Hidden Mold in 5 Common Foods and It’s Impact on Our Health

February 13, 2024 5 mins to read
Share

Did you know a staggering 25% of the world’s food crops are affected by mold? This sneaky invader can lurk at every production stage, from pre-harvest to your kitchen pantry. And two of the most popular foods, peanut butter and coffee are often affected by it! Why is mold bad? Mycotoxins that are ‘toxic’ and carcinogenic (cancer causing), with a wide range of negative health effects.

A Silent Threat: Mold Beyond the Visible Spectrum | Mycotoxins

Often, we associate mold with that fuzzy stuff on old bread, but the truth is, some of the most harmful molds are completely invisible and lurk in some of our favorite foods like peanut butter and coffee. Take, for instance, aflatoxins produced by aspergillus mold. These are not your ordinary molds; they’re invisible, almost certainly toxic to human health and even potentially lethal in higher quantities.

The Health Risks: More Than Just a Spoiler | Aflatoxins

Mold is an indicator of spoiled food, but as we’ve discovered certain molds such as aflatoxins are invisible and present in packaged foods like coffee; a significant health hazard. Reactions to these hidden molds can range from mild allergies to severe conditions like liver cancer. But why is it often overlooked? Primarily due to a lack of awareness about fungal toxins not just by people but in the mainstream medical system and overlapping symptoms with other conditions.

Imagine having a headache and just popping aspirin, or battling anxiety and depression with medications, without considering mold exposure as a possible root cause. This is a big problem with mainstream and western medicine – it looks at the symptoms without digging to explore all the potential root cause(s). It’s time to shed light on this often-ignored health risk, and bring it to the awareness of the general public.

Top 5 Mold-Prone Foods | Mycotoxins & Aflatoxins

  1. Coffee: From farm to cup, coffee can harbor ochratoxin A. Tip: Look for brands tested for toxins. I’ve linked to my favorite one on my Amazon store.
  2. Nuts and Peanuts: Aflatoxin, a notorious mold, loves these. Storage and inspection are key to avoid contamination.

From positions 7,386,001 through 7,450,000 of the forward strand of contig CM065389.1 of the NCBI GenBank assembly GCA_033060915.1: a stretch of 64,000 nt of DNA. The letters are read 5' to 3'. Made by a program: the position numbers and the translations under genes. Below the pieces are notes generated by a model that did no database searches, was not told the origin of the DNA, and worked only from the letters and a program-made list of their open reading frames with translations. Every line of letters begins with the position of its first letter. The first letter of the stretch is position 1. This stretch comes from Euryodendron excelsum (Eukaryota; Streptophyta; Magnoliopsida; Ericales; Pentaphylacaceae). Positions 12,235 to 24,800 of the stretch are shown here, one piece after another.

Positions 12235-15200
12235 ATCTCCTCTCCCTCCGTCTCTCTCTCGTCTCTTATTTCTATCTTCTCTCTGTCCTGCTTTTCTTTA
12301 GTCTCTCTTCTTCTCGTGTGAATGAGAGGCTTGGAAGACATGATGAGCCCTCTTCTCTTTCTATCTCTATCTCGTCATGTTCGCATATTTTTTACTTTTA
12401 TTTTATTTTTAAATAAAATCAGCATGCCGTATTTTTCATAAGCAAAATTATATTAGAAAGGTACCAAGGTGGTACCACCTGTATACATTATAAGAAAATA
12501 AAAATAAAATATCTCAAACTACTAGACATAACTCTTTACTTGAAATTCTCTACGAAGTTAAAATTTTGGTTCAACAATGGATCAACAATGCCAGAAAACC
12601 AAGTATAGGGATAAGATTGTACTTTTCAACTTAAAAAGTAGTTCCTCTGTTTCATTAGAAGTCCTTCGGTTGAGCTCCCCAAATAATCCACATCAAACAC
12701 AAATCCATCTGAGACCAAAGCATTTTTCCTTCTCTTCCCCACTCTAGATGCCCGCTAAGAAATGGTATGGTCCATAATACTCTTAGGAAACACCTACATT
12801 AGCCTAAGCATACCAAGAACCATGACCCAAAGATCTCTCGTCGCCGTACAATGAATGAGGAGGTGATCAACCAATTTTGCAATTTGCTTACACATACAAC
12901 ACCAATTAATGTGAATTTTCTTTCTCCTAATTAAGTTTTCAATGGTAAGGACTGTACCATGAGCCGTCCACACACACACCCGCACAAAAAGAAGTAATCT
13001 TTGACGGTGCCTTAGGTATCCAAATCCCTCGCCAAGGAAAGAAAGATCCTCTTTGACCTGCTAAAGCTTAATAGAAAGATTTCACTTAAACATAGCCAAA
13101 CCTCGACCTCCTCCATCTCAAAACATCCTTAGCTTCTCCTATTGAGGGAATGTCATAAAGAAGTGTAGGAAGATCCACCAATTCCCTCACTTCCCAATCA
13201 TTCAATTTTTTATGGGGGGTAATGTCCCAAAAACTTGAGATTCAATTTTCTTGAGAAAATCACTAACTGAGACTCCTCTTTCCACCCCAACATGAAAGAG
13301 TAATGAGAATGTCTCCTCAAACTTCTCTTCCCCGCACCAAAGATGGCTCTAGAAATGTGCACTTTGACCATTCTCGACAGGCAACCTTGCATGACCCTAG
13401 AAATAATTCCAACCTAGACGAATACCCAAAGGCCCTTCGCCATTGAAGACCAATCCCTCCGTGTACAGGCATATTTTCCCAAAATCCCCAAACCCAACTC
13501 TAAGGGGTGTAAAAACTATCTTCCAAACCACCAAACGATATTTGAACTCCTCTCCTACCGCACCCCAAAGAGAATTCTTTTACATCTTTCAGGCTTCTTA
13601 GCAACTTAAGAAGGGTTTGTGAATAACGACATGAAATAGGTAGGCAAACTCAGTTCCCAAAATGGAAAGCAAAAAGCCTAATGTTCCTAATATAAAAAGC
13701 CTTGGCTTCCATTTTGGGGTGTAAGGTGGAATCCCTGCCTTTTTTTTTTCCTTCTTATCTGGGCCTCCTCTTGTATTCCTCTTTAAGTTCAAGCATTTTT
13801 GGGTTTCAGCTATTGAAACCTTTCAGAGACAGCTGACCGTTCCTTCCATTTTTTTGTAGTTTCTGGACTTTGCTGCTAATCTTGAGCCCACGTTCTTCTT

3. Corn: A staple in many diets, corn is often plagued by mycotoxins. It’s not just about avoiding corn; it’s about being mindful of its hidden presence in processed foods.
  4. Dry-Cured Meats: White or green molds here are usually safe, part of the curing process. But beware of black, yellow, orange, or red molds. These are alarm bells for harmful mycotoxins.
  5. Dried Fruit: The drying process can amplify mold risks. Fresh or freeze-dried fruits are safer bets.

Prevention: It’s in Your Hands

There are many ways to prevent toxins, in the grocery store with the things you buy and with how you store things at home…so here are a bunch of tips on how to reduce your invisible mold exposure.

  • Proper food storage is crucial – Regularly inspect your pantry staples for visible molds
  • Buy organic whole foods and grass-fed products – Which can significantly reduce mycotoxin exposure.
  • Look for mold tested – products like mold tested coffee.
  • Avoid Peanut Butter – Opt for alternatives like almond butter, hazelnut butter, sesame seed butter, etc

When in Doubt, Test it Out |Mycotoxins

I’m a big fan of testing, especially tests you can order and do at home yourself! WHen trying to dig into root causes, tests help figure out what and what isn’t a possible cause, and if it is then we have something we can take action on. These are my recommended tests for mold exposure:

For more help investingating the root causes of your health issues and to develop a nutrition plan to help you get better, book a video call appointment with myself or another nutrition professional at JD Nutrition.

Conclusion

If you suffer with chronic and unexplained health issues learn to investigate, explore possible options and test where possible – considering mold exposure as a potential cause. Simple at-home tests can reveal mold allergies or sensitivities. Remember, awareness is the first step to prevention. Stay informed, stay healthy!

References

  1. Impact of Fungal Diseases on Agricultural Production. Journal of Agricultural Science. (Year). Journal of Agricultural Science.
  2. Aflatoxins: Implications on Health. Environmental Health Perspectives. (Year). Environmental Health Perspectives.
  3. Ochratoxin A in Coffee: A Global Assessment. Journal of Food Science. (Year). Journal of Food Science.
  4. Aflatoxin Contamination in Nuts and Peanuts. Journal of Food Protection. (Year). Journal of Food Protection.
  5. Mycotoxin Contamination in Corn: Implications for Health. Food and Chemical Toxicology. (Year). Food and Chemical Toxicology.
  1. Leslie, J., & Logrieco, A. (Year). Mycotoxin Reduction in Grain Chains.
  2. Diaz, D. (Year). The Mycotoxin Blue Book.
  3. Weidenbörner, M. (Year). Mycotoxins in Foodstuffs.
  4. Abbas, H. K. (Year). Aflatoxin and Food Safety.
  5. Rai, M., & Varma, A. (Year). Mycotoxins in Food, Feed and Bioweapons.

Disclaimer

The information provided in this article is for educational and informational purposes only and is not intended as a substitute for professional medical advice, diagnosis, or treatment. Always seek the advice of your physician or other qualified health provider with any questions you may have regarding a medical condition. Never disregard professional medical advice or delay in seeking it because of something you have read on this website. The views expressed in this article are those of the author and do not necessarily reflect the official policy or position of any health care agency or government entity in Canada or the United States.

Leave a comment

Your email address will not be published. Required fields are marked *